Healthy planning and nutrition in low impact sports to prevent injury and obtain all the physical and emotional benefits of exercise…
Exercise has long become one of the main recommendations for its multiple benefits to physical and emotional health.
However, many people launch themselves into tough sessions or competitions, without proper planning to ensure adequate training, accompanied by healthy diet guidance to allow them to improve their physical condition, progress in their performance and prevent injuries caused by the accumulation of multiple and successive micro-impacts to their limbs during physical exercise
The 5 Principles of Low Impact Healthy Training:
We need to restore our ability to “listen” to the messages our body sends us, especially when it comes to muscular or physical fatigue. Many sports injuries are caused by not recognising or not paying attention to the signals our body sends us.
Set achievable goals in line with your fitness level, the amount of time you can devote to training, the support you receive from your friends and family etc.
Setting achievable objectives will allow you to be consistent with your training and, if you wish, to properly take part in competitions at the right level.
Establishing the right level of expectation is one of the mainstays of guaranteeing a high level of satisfaction in sports and training.
If you haven’t already done so, get an exercise stress test. This consists in setting a type of exercise (usually on a treadmill or stationary bicycle), with a progressive increase in intensity until the maximum level of effort is attained. This test (which is usually conducted using a gas analysis or instant lactate measurements) is fundamental to ascertain maximum stress levels and plan the right type of training, as well as to discover ranges of stress to achieve the goal established in a safe and healthy way
Once you are aware of the ranges of training that most suit the goal you have established, you should plan the frequency, duration and intensity of training sessions. This will allow you to evaluate your sessions in line with your abilities and make any necessary adjustments during your training. It will also allow you to check how your performance progresses and to establish new goals when the previous ones have been attained.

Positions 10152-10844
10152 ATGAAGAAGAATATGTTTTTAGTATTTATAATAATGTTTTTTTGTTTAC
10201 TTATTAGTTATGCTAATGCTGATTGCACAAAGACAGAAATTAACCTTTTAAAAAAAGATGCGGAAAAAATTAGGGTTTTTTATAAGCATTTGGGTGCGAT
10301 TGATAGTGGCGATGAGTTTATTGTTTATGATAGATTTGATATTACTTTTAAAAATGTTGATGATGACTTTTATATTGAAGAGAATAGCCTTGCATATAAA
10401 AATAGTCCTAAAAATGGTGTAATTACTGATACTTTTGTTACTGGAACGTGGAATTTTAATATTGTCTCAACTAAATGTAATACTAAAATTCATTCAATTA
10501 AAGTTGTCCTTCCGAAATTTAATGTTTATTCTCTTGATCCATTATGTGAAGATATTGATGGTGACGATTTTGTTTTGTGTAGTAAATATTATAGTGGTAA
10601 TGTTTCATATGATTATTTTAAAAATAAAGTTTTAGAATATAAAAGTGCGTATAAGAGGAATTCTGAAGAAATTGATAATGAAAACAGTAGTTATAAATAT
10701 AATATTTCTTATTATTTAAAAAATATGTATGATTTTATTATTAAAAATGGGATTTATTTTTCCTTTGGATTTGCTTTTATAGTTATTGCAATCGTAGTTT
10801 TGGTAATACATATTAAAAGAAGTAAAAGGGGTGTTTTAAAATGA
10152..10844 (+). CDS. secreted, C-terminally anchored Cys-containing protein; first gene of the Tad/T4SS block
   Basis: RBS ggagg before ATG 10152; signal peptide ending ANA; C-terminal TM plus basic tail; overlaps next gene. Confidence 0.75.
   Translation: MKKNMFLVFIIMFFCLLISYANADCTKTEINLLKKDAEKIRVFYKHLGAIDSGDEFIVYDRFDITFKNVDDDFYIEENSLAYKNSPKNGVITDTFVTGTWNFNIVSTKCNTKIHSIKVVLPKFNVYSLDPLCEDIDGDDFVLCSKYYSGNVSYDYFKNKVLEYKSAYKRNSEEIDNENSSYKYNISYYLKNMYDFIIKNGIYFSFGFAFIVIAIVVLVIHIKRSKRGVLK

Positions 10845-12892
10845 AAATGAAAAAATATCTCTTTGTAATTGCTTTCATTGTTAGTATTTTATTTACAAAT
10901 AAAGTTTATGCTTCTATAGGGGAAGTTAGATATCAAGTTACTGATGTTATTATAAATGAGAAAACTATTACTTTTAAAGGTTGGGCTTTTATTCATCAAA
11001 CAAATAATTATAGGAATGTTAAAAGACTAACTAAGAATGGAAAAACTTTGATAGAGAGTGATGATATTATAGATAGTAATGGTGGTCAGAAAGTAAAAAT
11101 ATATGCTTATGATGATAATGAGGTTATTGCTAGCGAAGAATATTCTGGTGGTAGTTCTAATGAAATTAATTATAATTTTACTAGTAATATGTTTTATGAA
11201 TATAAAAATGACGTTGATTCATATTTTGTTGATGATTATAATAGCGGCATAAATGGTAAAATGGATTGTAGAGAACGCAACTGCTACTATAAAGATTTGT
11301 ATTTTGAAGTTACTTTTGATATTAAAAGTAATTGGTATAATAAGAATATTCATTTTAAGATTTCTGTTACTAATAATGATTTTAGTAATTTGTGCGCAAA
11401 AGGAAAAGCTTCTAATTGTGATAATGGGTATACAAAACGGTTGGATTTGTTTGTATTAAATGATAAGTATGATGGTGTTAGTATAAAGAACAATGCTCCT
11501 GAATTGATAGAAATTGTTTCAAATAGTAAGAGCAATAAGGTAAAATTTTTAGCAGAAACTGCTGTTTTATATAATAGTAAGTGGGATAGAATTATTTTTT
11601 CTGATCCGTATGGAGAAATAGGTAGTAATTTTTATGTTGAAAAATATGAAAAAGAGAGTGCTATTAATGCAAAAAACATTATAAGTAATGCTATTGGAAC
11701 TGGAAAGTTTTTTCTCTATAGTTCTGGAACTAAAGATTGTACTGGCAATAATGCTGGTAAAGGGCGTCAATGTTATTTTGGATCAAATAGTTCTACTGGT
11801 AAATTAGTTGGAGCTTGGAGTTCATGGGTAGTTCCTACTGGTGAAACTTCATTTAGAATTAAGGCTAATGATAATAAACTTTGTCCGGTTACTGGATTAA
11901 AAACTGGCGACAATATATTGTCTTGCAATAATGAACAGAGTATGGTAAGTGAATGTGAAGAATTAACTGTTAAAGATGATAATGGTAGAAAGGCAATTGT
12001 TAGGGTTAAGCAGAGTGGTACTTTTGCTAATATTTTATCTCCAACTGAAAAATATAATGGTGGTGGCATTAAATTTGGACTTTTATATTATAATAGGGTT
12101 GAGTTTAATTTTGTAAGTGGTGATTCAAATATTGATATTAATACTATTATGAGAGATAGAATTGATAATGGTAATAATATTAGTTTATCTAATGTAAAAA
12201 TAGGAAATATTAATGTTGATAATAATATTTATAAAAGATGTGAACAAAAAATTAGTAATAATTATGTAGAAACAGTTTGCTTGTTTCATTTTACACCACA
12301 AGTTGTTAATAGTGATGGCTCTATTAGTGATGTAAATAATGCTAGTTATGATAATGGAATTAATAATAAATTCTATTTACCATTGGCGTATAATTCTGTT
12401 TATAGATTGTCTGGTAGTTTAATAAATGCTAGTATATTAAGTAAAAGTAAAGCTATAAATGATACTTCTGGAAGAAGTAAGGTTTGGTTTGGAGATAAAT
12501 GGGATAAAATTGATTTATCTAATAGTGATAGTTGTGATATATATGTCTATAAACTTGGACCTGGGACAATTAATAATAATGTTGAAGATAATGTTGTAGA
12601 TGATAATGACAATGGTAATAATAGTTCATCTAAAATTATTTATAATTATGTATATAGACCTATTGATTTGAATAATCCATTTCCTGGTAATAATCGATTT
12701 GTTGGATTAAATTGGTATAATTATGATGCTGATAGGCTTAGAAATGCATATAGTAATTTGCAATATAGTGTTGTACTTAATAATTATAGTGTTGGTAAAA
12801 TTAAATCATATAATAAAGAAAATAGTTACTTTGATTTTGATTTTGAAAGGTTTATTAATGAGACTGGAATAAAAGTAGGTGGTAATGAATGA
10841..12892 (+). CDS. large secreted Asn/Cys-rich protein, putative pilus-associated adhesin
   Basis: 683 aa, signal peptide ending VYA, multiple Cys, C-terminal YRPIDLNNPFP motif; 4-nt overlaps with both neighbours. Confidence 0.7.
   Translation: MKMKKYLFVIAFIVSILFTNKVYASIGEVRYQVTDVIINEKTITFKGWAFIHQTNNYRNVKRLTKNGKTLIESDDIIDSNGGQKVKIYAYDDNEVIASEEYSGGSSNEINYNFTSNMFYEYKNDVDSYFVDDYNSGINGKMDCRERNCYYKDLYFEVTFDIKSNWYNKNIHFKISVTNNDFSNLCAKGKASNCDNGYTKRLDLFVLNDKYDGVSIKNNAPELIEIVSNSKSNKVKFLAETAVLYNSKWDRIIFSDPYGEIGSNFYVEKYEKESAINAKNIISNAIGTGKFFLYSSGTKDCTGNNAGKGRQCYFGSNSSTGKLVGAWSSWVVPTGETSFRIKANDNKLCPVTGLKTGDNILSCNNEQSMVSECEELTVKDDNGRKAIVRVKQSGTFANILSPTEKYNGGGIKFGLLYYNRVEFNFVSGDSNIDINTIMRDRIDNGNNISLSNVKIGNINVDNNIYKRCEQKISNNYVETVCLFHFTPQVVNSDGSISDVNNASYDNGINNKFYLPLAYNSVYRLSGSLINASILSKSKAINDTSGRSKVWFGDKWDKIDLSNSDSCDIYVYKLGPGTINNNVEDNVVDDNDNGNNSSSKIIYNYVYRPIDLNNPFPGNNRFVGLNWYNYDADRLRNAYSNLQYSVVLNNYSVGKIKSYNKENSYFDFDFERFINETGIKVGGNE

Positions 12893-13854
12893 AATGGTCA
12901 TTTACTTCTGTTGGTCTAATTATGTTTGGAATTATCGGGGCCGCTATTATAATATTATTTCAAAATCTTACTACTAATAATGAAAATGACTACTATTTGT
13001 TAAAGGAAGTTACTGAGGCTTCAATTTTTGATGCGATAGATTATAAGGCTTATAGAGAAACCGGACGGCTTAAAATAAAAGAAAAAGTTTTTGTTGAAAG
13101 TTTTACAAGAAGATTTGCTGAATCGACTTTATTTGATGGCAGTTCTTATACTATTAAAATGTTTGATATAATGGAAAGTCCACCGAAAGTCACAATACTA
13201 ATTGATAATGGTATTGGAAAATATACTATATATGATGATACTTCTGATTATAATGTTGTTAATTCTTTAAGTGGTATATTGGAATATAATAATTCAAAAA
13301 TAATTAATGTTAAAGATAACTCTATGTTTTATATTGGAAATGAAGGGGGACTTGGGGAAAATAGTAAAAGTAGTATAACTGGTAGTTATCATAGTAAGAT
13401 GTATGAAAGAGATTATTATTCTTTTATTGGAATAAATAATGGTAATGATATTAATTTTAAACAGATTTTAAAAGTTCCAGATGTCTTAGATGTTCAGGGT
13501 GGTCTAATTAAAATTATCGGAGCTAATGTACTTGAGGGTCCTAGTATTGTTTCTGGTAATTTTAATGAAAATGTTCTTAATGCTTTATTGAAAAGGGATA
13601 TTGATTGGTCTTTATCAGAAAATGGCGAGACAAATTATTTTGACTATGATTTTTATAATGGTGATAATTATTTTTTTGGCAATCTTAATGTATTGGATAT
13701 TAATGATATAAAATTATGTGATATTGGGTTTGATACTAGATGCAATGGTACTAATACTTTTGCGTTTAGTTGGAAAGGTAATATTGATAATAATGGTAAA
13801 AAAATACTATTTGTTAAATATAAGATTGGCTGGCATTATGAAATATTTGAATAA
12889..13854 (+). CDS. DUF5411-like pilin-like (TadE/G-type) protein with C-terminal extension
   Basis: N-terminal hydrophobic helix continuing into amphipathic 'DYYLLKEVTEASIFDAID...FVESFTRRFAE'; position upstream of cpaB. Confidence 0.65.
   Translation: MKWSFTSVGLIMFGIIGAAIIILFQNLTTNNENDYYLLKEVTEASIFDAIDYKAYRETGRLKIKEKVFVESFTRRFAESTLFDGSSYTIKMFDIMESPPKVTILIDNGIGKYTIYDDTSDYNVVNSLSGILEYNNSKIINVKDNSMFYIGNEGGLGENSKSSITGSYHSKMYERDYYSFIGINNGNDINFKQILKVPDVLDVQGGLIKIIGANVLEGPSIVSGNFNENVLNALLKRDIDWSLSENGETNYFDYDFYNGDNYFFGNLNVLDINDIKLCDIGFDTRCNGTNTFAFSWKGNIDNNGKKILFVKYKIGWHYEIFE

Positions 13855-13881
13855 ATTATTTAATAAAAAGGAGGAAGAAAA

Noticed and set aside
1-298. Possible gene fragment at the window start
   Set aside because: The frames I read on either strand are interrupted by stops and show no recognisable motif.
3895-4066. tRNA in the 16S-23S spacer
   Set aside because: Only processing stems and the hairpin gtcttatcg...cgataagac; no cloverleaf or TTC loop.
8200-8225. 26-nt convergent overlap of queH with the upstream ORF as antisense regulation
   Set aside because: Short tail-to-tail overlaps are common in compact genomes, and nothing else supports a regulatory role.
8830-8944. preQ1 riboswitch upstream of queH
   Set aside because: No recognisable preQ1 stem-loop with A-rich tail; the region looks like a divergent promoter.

Remember: The objective is to integrate exercise into our lives as just another normal activity, like sleeping or eating. It helps if you set achievable short-term goals, but without losing sight of the main aim: to “die young as late as possible”.
Many people throw themselves into training without taking into account their body’s additional dietary and hydration requirements that go hand-in-hand with more physical exertion.
The right nutritional strategy will depend on the main type of metabolism associated with each sport based on its characteristics (strength, resistance, high-intensity, endurance, intervals etc.) and on the type of person. This factor is especially important when there is a calendar of competitions to follow or when seeking to lose weight.
Finally, sleeping habits and intestinal transit (the main complaints during high-intensity or high-endurance exercise are digestive complaints), or the real amount of time available for training are very important factors that affect whether plans are correctly followed and objectives are properly achieved.